Researchers at the University of Missouri explored how pairing people of similar desirability results in long-lasting and successful relationships. The anthropological study is published in the journal Science Advances.
The researchers surveyed Himba, a group of semi-nomadic agro-pastoralists, from northwest Namibia. They analyzed data about the tribals’ marriage, parenting decisions, child health, food insecurity, etc. They estimated their “mate value” and reviewed their relationship status.
One of the lead researchers, Sean Prall, explained: “This was a great population to look at these questions because everyone knows each other and most date and marry within the population. That’s how people have been partnering up for thousands and thousands of years, not online, but with people in your community.”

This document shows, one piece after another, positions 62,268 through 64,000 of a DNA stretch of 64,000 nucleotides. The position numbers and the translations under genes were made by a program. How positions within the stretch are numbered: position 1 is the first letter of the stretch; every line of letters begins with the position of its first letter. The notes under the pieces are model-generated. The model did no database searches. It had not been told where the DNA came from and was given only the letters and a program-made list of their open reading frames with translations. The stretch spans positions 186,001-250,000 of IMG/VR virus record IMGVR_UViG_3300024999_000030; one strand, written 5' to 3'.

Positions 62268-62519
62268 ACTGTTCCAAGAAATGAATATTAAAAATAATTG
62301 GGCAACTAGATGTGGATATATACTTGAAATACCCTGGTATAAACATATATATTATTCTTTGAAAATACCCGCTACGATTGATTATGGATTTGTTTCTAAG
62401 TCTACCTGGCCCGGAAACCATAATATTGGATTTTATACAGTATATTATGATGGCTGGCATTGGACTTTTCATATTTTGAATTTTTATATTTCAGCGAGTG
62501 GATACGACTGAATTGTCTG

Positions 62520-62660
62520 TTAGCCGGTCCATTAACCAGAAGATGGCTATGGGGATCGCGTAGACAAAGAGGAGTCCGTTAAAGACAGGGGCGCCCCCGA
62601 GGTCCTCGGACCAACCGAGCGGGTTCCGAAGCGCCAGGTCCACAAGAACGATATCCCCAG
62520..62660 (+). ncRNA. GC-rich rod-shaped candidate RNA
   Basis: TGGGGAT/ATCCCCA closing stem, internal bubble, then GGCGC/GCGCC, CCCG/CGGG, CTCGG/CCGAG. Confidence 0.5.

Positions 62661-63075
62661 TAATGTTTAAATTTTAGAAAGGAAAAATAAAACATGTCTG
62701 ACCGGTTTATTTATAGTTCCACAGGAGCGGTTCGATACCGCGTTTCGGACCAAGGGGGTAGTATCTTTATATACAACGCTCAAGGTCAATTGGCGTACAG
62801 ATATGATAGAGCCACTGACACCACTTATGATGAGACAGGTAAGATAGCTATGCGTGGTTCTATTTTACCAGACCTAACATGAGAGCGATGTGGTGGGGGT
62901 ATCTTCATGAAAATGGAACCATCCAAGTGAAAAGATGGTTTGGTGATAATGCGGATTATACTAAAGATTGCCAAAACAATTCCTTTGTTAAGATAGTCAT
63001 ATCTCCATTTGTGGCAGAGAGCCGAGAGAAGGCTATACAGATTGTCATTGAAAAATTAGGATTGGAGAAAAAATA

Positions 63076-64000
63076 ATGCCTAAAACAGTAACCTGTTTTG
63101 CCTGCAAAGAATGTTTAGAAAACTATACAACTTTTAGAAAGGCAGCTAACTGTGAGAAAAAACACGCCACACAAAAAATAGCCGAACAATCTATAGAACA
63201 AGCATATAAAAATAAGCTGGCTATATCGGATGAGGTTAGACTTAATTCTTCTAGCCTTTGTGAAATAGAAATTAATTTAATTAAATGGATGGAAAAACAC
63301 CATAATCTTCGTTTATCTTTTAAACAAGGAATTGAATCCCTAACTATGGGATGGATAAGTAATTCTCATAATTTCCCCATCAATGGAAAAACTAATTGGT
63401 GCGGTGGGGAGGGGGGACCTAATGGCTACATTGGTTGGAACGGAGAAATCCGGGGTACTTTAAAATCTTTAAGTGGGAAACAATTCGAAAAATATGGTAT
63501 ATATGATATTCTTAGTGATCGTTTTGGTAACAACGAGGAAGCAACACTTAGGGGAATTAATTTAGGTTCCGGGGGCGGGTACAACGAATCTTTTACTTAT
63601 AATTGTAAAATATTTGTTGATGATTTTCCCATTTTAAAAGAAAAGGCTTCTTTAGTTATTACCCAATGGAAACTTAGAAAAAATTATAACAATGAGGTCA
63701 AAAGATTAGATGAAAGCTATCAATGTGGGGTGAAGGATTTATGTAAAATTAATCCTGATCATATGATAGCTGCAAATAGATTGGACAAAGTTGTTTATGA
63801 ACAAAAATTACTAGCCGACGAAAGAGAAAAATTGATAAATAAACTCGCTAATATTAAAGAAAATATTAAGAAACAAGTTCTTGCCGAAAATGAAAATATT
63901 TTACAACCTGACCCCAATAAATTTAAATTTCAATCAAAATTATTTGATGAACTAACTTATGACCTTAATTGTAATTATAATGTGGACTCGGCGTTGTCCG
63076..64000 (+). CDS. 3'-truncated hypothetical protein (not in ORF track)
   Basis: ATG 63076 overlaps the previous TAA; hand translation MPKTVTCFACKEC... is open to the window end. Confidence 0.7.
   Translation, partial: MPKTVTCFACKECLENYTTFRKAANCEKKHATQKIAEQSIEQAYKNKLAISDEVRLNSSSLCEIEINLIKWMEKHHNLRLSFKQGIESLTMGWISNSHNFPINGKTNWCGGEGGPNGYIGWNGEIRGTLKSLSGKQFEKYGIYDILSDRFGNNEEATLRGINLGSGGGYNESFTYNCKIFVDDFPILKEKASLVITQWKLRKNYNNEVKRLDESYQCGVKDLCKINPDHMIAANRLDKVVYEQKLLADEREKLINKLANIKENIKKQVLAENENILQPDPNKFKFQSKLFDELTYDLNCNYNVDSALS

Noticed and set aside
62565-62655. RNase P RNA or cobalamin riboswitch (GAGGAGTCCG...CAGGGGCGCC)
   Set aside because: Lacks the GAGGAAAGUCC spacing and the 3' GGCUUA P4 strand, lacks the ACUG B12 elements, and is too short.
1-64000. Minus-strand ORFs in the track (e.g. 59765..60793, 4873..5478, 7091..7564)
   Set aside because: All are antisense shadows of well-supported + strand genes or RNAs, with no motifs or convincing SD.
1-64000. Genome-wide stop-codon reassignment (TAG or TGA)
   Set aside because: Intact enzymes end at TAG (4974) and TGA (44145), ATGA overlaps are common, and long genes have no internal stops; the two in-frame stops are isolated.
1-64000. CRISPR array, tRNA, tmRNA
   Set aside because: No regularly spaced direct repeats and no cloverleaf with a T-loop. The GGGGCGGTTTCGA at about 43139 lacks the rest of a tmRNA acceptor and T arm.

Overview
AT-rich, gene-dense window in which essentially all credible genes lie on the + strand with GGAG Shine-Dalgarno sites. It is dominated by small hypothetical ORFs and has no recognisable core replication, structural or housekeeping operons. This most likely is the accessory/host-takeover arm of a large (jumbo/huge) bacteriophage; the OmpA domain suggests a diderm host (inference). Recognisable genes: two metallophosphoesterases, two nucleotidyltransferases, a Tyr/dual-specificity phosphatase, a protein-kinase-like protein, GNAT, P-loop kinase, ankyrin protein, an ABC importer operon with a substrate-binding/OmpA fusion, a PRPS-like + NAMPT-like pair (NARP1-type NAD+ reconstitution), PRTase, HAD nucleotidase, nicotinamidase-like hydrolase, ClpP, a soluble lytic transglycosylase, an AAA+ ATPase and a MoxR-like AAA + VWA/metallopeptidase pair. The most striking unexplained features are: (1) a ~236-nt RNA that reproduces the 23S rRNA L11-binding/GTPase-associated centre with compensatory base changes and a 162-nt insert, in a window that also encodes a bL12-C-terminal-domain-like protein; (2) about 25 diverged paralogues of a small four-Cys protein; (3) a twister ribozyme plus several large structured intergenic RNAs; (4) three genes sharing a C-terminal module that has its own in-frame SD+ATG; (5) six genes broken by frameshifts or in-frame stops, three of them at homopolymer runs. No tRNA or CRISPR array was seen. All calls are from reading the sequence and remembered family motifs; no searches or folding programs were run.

The results revealed that people with similar mate values were more likely to enter into a relationship with each other. Moreover, it was found that people of similar desirability also enjoyed better relationship outcomes.
Therefore, the researchers recommended that people who enter into a relationship should consider basing their bond on similar and actual mate values rather than other people’s preferences. People who pair up should prioritize their personal choices and actions and not societal dictates.
To Know More You May Refer To
Prall, S., & Scelza, B. (2022). The effect of mating market dynamics on partner preference and relationship quality among Himba pastoralists. Science advances, 8(18), eabm5629. https://doi.org/10.1126/sciadv.abm5629